One of the problems with listening to audio books is that it’s not so easy to quote them in your blog.
Currently I am listening to The Black Company by Glen Cook. It has some fine sentences in it. The words are very well chosen. The vocabulary is advanced yet unostentatious. Mr Cook eschews ornamentation. He prefers to be visual, visceral and direct.
In this it serves my purpose well. I don’t read for idle entertainment but to stimulate my imagination and keep my literary senses sharp. I have a fear of shrinking into inarticulate taciturnity.
This was a theme in The Virginian, which I finished last week. That was also an audio book, though I must admit I also downloaded it as an ebook on Stanza. It was quite helpful to have the text to refer to. I re-read the first quarter of the book because I was a little confused after the first listen. My mind had wandered at some of the crucial moments and I missed some pivotal interactions.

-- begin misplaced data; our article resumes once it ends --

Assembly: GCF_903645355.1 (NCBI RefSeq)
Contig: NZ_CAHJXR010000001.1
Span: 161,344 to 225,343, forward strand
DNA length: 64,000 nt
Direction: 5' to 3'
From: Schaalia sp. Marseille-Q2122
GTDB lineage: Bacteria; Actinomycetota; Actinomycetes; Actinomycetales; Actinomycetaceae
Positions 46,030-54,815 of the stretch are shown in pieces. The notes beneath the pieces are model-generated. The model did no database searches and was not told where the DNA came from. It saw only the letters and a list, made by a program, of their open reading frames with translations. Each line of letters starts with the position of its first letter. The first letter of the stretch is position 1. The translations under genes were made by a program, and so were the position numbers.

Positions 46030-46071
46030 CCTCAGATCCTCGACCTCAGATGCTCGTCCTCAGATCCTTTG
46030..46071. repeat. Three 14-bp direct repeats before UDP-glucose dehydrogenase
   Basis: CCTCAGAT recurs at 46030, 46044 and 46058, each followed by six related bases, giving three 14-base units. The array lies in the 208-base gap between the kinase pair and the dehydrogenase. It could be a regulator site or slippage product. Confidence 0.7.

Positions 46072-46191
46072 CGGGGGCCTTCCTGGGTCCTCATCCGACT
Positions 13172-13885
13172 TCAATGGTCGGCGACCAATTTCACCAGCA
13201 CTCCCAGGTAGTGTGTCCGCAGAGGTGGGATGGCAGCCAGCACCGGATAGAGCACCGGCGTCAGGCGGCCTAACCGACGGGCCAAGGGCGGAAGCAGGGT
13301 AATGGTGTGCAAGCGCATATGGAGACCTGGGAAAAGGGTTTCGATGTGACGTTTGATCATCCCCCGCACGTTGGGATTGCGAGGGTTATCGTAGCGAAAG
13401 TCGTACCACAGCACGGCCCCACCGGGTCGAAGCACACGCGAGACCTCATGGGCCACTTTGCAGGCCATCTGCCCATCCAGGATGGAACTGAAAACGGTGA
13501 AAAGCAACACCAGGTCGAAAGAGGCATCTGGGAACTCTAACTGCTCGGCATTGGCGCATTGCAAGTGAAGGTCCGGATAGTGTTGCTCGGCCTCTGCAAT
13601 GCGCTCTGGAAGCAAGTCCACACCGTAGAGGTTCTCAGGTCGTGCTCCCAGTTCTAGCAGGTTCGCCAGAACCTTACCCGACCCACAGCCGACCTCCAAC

I also wanted to quote from The Virginian but, even though I had the ebook, I couldn’t find the sentences that struck me as memorable. And now I have forgotten them completely.
But I do remember that Molly helped draw out The Virginian’s true character by encouraging him to read Shakespeare and Jane Austen, much as Cathy helped tame and civilise Hareton in Wuthering Heights.
So now The Black Company is civilising me.